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|Atomic Number:||48||Atomic Symbol:||Cd|
|Atomic Weight:||112.40||Electron Configuration:||2-8-18-18-2|
|Melting Point:||320.9oC||Boiling Point:||765oC|
|Description:||Silvery White Metal|
|Uses:||Obtained as a byproduct of Zinc Refining|
History(L. cadmia; Gr. kadmeia - ancient name for calamine, zinc
carbonate) Discovered by Stromeyer in 1817 from an impurity in zinc carbonate.
SourcesCadmium most often occurs in small quantities associated with
zinc ores, such as sphalerite (ZnS). Greenockite (CdS) is the only mineral of
any consequence bearing cadmium. Almost all cadmium is obtained as a by-product
in the treatment of zinc, copper, and lead ores.
- It is a soft, bluish-white metal which is easily cut with a knife.
- It is similar in many respects to zinc.
- It is a component of some of the lowest melting alloys; it is used in
bearing alloys with low coefficients of friction and great resistance to
fatigue; it is used extensively in electroplating, which accounts for about 60%
of its use.
- It is also used in many types of solder, for standard E.M.F. cells, for
Ni-Cd batteries, and as a barrier to control nuclear fission. Cadmium compounds
are used in black and white television phospros and in blue and green phosphors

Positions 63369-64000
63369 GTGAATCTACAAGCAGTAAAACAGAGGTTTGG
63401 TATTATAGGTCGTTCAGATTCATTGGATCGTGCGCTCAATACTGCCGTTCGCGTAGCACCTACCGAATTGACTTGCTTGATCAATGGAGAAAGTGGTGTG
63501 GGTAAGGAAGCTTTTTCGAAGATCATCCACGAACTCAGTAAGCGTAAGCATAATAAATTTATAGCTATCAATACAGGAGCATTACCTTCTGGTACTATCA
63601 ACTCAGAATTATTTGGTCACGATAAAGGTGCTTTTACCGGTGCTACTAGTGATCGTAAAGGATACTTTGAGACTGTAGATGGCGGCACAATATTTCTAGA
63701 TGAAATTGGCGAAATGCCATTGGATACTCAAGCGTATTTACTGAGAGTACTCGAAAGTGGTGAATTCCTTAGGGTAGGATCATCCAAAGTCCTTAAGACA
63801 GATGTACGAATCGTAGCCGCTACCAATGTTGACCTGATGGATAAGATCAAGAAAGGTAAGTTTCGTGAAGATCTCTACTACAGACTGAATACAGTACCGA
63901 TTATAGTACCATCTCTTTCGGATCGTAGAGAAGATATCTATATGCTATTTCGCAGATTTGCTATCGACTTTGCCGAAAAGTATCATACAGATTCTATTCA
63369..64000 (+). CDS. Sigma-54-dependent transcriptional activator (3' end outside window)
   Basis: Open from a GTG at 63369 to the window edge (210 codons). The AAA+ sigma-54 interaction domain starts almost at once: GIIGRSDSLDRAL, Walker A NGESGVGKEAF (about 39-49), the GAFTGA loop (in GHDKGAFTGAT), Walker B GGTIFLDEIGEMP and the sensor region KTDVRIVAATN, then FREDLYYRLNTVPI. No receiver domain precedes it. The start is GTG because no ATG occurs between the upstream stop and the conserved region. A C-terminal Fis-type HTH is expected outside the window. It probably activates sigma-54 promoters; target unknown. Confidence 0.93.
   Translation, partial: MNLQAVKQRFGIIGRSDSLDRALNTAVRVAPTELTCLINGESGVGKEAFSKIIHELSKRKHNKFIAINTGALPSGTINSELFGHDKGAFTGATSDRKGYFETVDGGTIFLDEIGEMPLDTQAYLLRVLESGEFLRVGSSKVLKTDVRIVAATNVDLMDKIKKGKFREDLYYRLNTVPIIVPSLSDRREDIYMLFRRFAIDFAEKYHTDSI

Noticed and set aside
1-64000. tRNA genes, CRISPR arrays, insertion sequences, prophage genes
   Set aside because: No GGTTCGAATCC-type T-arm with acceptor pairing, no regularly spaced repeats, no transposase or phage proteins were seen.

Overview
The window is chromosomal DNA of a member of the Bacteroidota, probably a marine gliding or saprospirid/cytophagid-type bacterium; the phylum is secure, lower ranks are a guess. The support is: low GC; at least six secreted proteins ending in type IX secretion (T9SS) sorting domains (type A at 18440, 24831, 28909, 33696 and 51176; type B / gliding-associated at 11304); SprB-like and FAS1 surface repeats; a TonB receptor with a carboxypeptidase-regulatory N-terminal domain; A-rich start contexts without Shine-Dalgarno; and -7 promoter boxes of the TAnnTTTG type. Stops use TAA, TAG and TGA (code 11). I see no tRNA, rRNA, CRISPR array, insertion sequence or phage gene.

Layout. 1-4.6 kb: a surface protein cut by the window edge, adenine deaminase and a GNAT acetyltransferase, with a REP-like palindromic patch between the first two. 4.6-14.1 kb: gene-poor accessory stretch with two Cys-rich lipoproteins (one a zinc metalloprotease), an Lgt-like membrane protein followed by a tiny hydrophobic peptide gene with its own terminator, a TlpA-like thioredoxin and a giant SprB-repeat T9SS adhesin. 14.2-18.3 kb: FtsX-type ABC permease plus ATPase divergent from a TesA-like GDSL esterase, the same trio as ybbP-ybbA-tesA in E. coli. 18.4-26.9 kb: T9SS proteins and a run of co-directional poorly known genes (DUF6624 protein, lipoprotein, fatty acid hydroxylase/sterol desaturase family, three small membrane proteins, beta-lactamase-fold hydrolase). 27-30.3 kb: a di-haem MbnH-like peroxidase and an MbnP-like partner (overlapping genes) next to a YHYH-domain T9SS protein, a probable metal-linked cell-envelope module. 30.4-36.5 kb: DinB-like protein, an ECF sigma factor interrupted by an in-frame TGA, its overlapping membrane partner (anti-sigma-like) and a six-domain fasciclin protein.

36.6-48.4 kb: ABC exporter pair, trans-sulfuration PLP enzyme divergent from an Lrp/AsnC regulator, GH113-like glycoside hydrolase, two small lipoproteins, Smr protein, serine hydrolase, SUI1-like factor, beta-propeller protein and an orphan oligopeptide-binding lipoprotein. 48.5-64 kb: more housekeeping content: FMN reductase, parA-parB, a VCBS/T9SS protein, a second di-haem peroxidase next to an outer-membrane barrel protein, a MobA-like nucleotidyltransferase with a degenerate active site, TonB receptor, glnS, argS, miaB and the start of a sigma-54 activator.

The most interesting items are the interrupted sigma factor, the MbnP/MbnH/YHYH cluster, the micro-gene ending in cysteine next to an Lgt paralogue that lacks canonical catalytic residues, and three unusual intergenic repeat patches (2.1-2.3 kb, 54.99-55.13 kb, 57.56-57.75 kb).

for color TV tubes.
- It forms a number of salts, of which the sulfate is most common; the sulfide
is used as a yellow pigment.
HandlingCadmium and solutions of its compounds are toxic.
appreciate the toxic properties of cadmium may cause workers to be unwittingly
exposed to dangerous fumes.
Silver solder, for example, which contains
cadmium, should be handled with care.
Serious toxicity problems have been
found from long-term exposure and work with cadmium plating baths.
to cadmium dust should not exceed 0.01 mg/m^3 (8-hour time-weighted average,
The ceiling concentration (maximum), for a period of 15 min,
should not exceed 0.14 mg/m^3.
Cadmium oxide fume exposure (8-hour, 40-hour
week) should not exceed 0.05 mg/m^3, and the maximum concentration should not
exceed 0.05 mg/m^3.
These values are presently being restudied and
recommendations have been made to reduce the exposure.
In 1927 the
Interanational Conference on Weights and Measures redefined the meter in terms
of the wavelength of the red cadmium spectral line (i.e. 1m = 1.553,164.13
This definition has since been changed (see under Krypton).
CostsThe current price of cadmium is about $12/lb.
It is available
in high purity form.